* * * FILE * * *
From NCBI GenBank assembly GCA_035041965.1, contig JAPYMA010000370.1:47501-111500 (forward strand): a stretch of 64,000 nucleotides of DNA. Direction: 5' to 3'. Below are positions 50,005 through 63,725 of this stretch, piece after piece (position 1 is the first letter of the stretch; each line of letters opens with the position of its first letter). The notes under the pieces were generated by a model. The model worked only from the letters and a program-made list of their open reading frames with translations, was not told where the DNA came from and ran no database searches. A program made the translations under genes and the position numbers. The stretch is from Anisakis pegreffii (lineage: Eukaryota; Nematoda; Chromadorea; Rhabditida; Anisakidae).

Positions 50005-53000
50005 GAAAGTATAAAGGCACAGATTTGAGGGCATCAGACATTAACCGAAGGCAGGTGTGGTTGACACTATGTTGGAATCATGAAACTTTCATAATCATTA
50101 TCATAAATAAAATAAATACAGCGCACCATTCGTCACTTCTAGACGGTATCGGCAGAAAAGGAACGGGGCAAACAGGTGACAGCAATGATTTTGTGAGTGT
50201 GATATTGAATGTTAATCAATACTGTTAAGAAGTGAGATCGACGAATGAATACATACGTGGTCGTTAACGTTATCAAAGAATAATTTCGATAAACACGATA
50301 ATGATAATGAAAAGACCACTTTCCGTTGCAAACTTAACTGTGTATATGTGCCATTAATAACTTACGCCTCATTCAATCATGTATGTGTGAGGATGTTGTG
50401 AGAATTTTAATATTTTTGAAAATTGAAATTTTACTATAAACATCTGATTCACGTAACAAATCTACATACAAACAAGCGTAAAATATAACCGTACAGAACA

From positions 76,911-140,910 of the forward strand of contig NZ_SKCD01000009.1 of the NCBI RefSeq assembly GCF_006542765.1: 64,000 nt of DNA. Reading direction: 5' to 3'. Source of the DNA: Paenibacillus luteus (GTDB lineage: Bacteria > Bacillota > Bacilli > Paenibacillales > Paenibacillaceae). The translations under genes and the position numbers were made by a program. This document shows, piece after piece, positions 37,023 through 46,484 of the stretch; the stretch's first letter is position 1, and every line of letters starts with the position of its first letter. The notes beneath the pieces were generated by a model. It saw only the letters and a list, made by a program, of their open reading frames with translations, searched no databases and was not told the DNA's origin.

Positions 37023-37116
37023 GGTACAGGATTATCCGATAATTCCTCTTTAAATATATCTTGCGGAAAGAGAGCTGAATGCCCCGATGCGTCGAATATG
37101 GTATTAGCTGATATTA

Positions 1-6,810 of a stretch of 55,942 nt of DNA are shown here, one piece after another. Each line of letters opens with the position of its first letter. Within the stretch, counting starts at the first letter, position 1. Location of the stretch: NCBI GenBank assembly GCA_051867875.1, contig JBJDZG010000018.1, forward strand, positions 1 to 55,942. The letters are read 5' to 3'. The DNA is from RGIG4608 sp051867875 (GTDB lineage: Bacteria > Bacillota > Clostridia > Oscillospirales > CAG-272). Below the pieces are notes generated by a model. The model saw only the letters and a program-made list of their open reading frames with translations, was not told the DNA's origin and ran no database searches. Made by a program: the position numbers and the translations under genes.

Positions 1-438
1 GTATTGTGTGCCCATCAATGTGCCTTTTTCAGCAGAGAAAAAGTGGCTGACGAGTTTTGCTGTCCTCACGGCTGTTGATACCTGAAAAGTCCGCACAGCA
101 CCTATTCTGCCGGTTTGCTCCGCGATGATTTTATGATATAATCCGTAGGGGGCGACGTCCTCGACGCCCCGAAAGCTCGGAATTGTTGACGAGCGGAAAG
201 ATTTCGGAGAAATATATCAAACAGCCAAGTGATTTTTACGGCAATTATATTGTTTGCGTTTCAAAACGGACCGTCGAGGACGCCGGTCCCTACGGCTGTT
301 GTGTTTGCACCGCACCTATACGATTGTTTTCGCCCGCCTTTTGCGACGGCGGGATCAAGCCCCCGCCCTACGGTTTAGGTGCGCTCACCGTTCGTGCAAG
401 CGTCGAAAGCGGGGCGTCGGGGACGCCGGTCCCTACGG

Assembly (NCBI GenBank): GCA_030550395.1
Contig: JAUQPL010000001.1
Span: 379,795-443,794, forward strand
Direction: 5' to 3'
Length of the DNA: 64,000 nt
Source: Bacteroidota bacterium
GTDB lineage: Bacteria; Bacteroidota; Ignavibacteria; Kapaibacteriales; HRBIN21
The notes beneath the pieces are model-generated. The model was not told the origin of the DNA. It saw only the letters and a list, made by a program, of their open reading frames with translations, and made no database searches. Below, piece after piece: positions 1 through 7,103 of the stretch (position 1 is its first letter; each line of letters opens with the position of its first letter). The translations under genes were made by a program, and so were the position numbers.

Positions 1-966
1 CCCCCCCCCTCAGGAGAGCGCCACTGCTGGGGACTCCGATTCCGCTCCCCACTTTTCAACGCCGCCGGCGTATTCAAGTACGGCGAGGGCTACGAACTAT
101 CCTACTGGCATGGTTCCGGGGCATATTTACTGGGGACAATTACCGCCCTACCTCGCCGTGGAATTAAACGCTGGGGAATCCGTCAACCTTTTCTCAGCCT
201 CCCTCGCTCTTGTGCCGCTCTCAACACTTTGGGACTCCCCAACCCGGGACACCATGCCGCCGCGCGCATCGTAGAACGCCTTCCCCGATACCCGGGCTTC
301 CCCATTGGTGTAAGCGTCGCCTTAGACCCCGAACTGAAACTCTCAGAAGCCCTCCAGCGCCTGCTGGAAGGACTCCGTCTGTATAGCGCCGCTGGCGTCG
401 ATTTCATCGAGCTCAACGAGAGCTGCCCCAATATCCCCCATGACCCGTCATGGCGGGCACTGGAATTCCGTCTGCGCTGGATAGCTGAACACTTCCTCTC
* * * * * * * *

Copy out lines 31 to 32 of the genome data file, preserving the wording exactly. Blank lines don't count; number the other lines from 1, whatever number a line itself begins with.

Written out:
301 CCCATTGGTGTAAGCGTCGCCTTAGACCCCGAACTGAAACTCTCAGAAGCCCTCCAGCGCCTGCTGGAAGGACTCCGTCTGTATAGCGCCGCTGGCGTCG
401 ATTTCATCGAGCTCAACGAGAGCTGCCCCAATATCCCCCATGACCCGTCATGGCGGGCACTGGAATTCCGTCTGCGCTGGATAGCTGAACACTTCCTCTC